*
ERROR at line 1:
ORA-00922: missing or invalid option

What’s the correct syntax?

Regards,
Blair


Blair Z., Ph.D.
removed_email_address@domain.invalid
Subversion and Orca training and consulting
http://www.orcaware.com/svn/


#11

Blair Z. wrote:

$ sqlplus username/passwd@dbhost
options

SQL> alter session set current schema=its;
alter session set current schema=its
*
ERROR at line 1:
ORA-00922: missing or invalid option

What’s the correct syntax?

oh serry. i wrote this without checking. the correct syntax is
alter session set current_schema=its;


#12

Hello guys, thanks for all the answers and tips.

I think by tablespace you mean schema. Is that correct? In that case you
can use synonyms on the database, after granting the apropriate rights
to the user you connect with. Or you can use Jeremys solution (but you
have to grant [select|insert|update|whatever] to your connecting user
first).

The tablespaces are really different files, one not so big named like

not_so_big_and_not_so_often_updated

with a table called PEOPLE, for example, and other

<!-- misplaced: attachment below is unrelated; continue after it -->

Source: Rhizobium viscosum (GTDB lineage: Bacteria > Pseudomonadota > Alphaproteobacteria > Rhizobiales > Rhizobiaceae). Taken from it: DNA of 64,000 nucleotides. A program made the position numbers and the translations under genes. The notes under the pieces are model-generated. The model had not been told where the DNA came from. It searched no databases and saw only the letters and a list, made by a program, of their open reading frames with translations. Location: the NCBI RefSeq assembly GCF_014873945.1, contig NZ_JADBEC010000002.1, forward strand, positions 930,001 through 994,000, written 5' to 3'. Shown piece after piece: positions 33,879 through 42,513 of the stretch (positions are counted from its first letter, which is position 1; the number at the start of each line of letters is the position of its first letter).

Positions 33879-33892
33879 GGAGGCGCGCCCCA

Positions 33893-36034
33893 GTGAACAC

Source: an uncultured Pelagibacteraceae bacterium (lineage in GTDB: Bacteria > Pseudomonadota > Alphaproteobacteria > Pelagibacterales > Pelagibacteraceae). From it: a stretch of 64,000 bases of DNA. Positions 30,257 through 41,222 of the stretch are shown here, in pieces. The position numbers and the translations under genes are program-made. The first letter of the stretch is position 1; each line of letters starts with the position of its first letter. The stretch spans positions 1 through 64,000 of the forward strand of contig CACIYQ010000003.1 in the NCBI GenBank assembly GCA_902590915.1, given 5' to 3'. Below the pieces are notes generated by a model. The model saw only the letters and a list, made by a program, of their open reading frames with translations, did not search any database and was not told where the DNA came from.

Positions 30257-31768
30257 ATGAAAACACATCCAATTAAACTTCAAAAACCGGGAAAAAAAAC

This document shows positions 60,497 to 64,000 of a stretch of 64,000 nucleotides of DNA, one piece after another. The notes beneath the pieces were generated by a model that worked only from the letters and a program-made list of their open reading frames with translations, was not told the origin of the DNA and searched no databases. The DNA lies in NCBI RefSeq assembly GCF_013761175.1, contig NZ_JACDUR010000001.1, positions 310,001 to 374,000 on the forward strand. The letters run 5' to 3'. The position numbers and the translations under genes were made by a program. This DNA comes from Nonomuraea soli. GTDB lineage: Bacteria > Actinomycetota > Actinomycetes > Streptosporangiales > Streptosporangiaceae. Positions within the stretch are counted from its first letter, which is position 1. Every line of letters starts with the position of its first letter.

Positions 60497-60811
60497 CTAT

big_and_often_updated

with a table called ORDERS, for example, so we keep it on different
files.
To refer to a table with a user, a need something like

not_so_big_and_not_so_often_updated.PEOPLE
big_and_often_updated.ORDERS

Even if I can insert the “alias” after created the controller, I can’t
see a way to create the controller with the “alias” of them and seems
that I’ll need to hack it after created, as you told me. And using the
current_schema will not allow me to make queries like

select a.customer_id, a.name, b.order, b.value
from
not_so_big_and_not_so_often_updated.PEOPLE a,
big_and_often_updated.ORDERS b
where
a.customer_id=b.customer_id


#13

Simon S. wrote:

But you can use private synoyms.
for example:
connect as user a
grant select on person to user_b;
connect as user b
create synonym person for user_a.person;
select * from person;

This works, and the synonym person is only visible to user b

To help Rails to make inroads into corporate environments by sneaking
under the
radar, it would be great Rails could use Oracle databases without having
to make
any modifications of the db, such as adding synonyms, otherwise the DBA
gets
involved and may ask more questions than you’d like :slight_smile: So anything to
use a
schema would help a lot.

Regards,
Blair


Blair Z., Ph.D.
removed_email_address@domain.invalid
Subversion and Orca training and consulting
http://www.orcaware.com/svn/


#14

To help Rails to make inroads into corporate environments by sneaking
under the radar, it would be great Rails could use Oracle databases
without having to make any modifications of the db, such as adding
synonyms, otherwise the DBA gets involved and may ask more questions
than you’d like :slight_smile: So anything to use a schema would help a lot.